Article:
The Independent Voice of Southern Methodist University Since 1915

The Daily Campus

The Daily Campus

The Independent Voice of Southern Methodist University Since 1915

The Daily Campus

The Independent Voice of Southern Methodist University Since 1915

The Daily Campus

Ian Smith was arrested and is in custody at a Dallas County Jail detention center.
Man in custody, accused of cyberstalking two SMU students
Sara Hummadi, Video Editor • April 22, 2024
Instagram

SMU Student Makes Origami Creations Inspired by Paleontology

Travis+Nolan+folding+an+origami+swan+Photo+credit%3A+Lucy+Ladis
Travis Nolan folding an origami swan Photo credit: Lucy Ladis

Travis Nolan crouches over a ping pong table, lights hovering over his shoulder. Progressive metal music plays softly in the background. Each crease he makes in a piece of ultra-thin paper is strategically folded to ensure a perfect outcome.

He easily holds a conversation as he makes crease after crease like he has done thousands of times before.

“It’s a space where I feel like I know what I’m doing. Or if I don’t know what I’m doing, I’m confident that I can figure it out eventually,” Nolan said.

Nolan gets quiet as he comes to a complicated fold, holding his breath to make sure the paper doesn’t rip.

At the age of 7, Nolan’s dad taught him how to fold an origami goose and he became enticed by the art of origami. After receiving “Origami Design Secrets, Second Edition” by Robert Lang as a gift, Nolan became enamored with creating original pieces. Using origami as his escape from the everyday stress of class and life, Nolan finds solace in spending hours working on complicated origami designs.

“Some of the origami is stressful,” Nolan said. “You’ve been folding this sheet of paper for 20 hours and now you have to do some complicated maneuver. Is it gonna rip? But a lot of times, it is really calming.”

Nolan is a sophomore studying biology and geology. His goal is to work in paleontology after graduation. When he is not creating new origami designs, Nolan is digging up fossils with the Whiteside Museum of Natural History in Seymour, Texas. He has been volunteering with the museum since it opened in 2013 and is working on a research project with them this summer.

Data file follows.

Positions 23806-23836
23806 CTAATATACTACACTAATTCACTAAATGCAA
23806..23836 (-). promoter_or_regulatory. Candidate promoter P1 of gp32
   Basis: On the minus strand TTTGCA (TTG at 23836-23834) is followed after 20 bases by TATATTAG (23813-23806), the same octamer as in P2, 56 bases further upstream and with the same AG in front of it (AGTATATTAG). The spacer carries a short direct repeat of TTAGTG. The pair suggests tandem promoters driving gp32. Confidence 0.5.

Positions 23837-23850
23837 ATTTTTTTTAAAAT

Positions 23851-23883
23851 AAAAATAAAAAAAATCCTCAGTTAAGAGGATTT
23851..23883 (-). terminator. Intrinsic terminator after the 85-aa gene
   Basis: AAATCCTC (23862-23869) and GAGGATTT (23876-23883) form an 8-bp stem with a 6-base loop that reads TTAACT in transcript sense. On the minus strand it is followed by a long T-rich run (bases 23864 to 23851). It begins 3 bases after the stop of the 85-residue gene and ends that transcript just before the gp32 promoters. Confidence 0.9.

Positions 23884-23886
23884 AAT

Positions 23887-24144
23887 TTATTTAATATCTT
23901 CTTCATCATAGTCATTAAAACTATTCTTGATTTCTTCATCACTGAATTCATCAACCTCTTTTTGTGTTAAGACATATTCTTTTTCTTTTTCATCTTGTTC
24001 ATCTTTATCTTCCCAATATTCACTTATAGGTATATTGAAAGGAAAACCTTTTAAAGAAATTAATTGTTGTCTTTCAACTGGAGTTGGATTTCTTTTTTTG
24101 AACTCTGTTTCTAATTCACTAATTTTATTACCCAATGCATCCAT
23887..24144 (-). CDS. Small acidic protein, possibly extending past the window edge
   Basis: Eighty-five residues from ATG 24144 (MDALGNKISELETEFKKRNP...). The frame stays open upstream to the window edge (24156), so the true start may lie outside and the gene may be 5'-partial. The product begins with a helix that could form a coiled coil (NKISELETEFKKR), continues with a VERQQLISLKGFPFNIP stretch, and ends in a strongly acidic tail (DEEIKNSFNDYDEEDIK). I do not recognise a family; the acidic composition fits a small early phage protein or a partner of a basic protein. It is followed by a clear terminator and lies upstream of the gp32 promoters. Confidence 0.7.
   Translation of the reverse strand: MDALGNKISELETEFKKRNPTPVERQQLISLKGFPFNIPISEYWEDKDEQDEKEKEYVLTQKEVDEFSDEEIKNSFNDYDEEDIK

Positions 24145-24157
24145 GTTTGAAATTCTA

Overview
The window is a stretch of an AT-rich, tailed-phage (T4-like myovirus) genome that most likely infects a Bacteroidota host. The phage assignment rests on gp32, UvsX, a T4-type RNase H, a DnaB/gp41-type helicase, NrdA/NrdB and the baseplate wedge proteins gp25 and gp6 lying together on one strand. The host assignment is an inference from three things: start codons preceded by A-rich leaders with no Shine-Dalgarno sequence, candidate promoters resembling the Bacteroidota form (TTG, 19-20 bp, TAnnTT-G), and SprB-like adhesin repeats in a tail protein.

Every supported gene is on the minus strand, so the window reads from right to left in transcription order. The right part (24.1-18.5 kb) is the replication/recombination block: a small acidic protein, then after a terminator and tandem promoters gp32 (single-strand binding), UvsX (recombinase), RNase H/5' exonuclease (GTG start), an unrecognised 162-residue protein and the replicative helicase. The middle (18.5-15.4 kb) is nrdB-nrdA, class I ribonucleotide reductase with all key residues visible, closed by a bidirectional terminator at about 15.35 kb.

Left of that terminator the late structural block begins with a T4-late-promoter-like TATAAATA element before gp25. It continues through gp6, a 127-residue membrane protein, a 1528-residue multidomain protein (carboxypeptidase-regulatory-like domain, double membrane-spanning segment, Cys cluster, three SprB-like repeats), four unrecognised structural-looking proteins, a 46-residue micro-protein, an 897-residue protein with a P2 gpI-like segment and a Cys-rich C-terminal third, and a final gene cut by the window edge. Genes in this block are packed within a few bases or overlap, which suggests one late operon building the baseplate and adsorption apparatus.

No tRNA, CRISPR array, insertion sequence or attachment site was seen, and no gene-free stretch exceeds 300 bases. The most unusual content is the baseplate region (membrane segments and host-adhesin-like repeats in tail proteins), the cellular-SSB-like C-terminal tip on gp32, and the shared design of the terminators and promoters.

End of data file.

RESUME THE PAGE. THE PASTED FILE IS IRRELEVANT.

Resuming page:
In the 2021 International Origami Internet Olympiad, Nolan placed fifth overall and helped the USA team rank third. This put the USA on the IOIO leader board for the first time since the competition was founded in 2011. Nolan exceeded his goal of making it into the top 20 and received two gold ribbons for his work.

For his winning design, Nolan pulled inspiration from his other passion: paleontology. The final product was a complicated 500-million-year-old predatory shrimp called the Anomalocaridids, an extinct relative of modern arthropods.

Travis Nolan’s winning design for the IOIO
Travis Nolan’s winning design for the IOIO, The Anomalocaris Photo credit: Travis Nolan

He has even met other origami enthusiasts, like Catherine O’Mary, at a geology convention. While not everyone Nolan has met through origami has become a friend, he appreciates the connection that everyone has.

“Origami connects people by speaking to their sense of curiosity,” O’Mary said. “It’s a natural sharing of ideas and mechanics.”

O’Mary describes Nolan as eccentric and a quick learner. He specializes in 22.5-degree designs that restrict the folds of the design to multiples of 22.5 degrees. Because Nolan is self-taught, his projects are often odd and part of a discovery process. Nolan is inspired by the fossils he researches in his digs and models his designs after them. He looks at each new project as a puzzle that he is trying to solve, starting with a particular part of the animal that he wants to perfect.

“[Fossils] are actually really important for understanding evolutionary history in general, and particularly the evolution of mammals and humans,” said Nolan.

In 2017 Nolan created an origami organization in Dallas and asked O’Mary to be the vice president. They got involved with Paper for Water in 2018, an organization that sells origami and donates the money to World Water Crisis. Currently, Nolan is trying to start an origami club that volunteers with Paper for Water at SMU.

Through origami, Nolan has had many opportunities to showcase his work. He has led folding nights at the Perot Museum, created designs for a book cover, and even interviewed for a craft competition show in Los Angeles. One of Nolan’s favorite memories is when Origami USA offered him a scholarship and flew him out to New York for their annual convention. During finals week of his freshmen year, the 9th Street Art Gallery in Wichita Falls showcased his work at an exhibition for two weeks.

As Nolan continues to fold, he describes different papers and tools he uses in his work. He is unhappy with the cheap craft paper that he is working with but notes that it is good for practice or prototypes. Nolan typically works with larger sheets of high-quality paper that can get up to 3-4 feet in length. He never works with rulers. The creases are supposed to be established by folding not measuring, he says.

Nolan stops talking and makes a few quick folds. He looks up and presents an intricate blue three-headed swan.

More to Discover